Two-Pore Channel 2 activity is required for slow muscle cell-generated Ca(2+) signaling during myogenesis in intact zebrafish.
Kelu JJ., Chan HL., Webb SE., Cheng AH., Ruas M., Parrington J., Galione A., Miller AL.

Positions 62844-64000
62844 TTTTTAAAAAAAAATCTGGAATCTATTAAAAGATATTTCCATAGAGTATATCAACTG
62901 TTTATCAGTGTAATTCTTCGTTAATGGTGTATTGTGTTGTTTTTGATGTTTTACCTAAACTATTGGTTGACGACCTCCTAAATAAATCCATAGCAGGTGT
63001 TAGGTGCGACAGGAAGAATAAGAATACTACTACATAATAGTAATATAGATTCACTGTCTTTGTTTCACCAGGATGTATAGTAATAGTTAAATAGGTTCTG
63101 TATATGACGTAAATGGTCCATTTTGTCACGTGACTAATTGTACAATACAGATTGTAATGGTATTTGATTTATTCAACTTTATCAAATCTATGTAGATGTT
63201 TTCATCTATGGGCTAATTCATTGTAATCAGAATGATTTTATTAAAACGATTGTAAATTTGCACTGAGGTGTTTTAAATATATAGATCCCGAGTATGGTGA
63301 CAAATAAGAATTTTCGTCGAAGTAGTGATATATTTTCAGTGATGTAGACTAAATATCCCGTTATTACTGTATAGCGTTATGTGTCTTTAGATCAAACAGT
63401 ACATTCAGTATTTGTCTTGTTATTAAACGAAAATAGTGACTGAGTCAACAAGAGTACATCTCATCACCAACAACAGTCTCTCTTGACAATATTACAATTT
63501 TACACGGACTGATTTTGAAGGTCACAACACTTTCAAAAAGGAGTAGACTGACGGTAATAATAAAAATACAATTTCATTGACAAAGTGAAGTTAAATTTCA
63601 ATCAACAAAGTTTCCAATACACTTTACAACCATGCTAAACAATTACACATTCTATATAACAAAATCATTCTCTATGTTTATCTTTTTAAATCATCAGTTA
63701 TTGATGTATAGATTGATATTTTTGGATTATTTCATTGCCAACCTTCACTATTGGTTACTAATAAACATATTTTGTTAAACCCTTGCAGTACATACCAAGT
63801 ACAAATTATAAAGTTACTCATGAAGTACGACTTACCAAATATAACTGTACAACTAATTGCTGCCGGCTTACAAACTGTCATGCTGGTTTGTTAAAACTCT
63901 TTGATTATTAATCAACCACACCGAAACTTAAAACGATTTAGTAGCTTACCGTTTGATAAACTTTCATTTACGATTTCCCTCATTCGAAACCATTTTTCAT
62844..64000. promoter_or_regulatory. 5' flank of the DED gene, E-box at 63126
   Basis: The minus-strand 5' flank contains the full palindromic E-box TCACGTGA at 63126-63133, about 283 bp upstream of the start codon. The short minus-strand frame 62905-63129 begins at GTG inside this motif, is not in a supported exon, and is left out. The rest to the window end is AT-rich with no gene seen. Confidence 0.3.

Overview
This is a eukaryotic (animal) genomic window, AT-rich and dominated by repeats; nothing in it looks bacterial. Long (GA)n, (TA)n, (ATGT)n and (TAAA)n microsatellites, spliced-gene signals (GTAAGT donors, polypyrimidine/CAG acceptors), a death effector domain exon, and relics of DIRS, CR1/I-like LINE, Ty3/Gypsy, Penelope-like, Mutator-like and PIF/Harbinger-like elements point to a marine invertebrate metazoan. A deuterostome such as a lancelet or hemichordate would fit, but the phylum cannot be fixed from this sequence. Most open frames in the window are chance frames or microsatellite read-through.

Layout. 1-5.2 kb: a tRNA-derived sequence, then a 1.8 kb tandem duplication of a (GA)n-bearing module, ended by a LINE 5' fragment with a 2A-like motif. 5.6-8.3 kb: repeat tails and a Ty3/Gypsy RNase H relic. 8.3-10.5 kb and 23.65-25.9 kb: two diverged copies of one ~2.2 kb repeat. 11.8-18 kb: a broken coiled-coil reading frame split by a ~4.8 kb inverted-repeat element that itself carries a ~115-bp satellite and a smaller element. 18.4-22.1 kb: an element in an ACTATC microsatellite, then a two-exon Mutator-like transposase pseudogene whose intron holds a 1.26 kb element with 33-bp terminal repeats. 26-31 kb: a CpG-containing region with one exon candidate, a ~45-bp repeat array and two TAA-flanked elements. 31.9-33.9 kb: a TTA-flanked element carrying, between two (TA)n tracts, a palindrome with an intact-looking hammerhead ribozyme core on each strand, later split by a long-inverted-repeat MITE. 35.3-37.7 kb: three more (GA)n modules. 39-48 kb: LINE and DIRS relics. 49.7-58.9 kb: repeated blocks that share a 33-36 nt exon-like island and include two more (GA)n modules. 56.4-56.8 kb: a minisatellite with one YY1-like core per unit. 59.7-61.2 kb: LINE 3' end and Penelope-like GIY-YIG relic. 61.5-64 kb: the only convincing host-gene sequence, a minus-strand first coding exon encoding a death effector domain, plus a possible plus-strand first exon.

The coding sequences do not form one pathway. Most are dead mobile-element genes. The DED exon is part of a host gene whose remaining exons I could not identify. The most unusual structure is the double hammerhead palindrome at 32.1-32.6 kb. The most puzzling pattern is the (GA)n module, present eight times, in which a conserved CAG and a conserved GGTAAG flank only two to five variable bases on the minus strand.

We have recently characterized essential inositol 1,4,5-trisphosphate receptor (IP 3R) and ryanodine receptor (RyR)-mediated Ca(2+) signals generated during the differentiation of slow muscle cells (SMCs) in intact zebrafish embryos. Here, we show that the lysosomal two-pore channel 2 (TPC2) also plays a crucial role in generating, and perhaps triggering, these essential Ca(2+) signals, and thus contributes to the regulation of skeletal muscle myogenesis. We used a transgenic line of zebrafish that expresses the bioluminescent Ca(2+) reporter, aequorin, specifically in skeletal muscle, in conjunction with morpholino (MO)-based and pharmacological inhibition of TPC2, in both intact embryos and isolated SMCs. MO-based knock-down of TPC2 resulted in a dramatic attenuation of the Ca(2+) signals, whereas the introduction of TPCN2-MO and TPCN2 mRNA together partially rescued the Ca(2+) signaling signature. Embryos treated with trans-ned-19 or bafilomycin A1, a specific NAADP receptor inhibitor and vacuolar-type H(+)ATPase inhibitor, respectively, also displayed a similar disruption of SMC Ca(2+) signaling. TPC2 and lysosomes were shown via immunohistochemistry and confocal laser scanning microscopy to be localized in perinuclear and striated cytoplasmic domains of SMCs, coincident with patterns of IP 3R and RyR expression. These data together imply that TPC2-mediated Ca(2+) release from lysosomes acts upstream from RyR- and IP 3R-mediated Ca(2+) release, suggesting that the former might act as a sensitive trigger to initiate the SR-mediated Ca(2+)-induced-Ca(2+)-release essential for SMC myogenesis and function.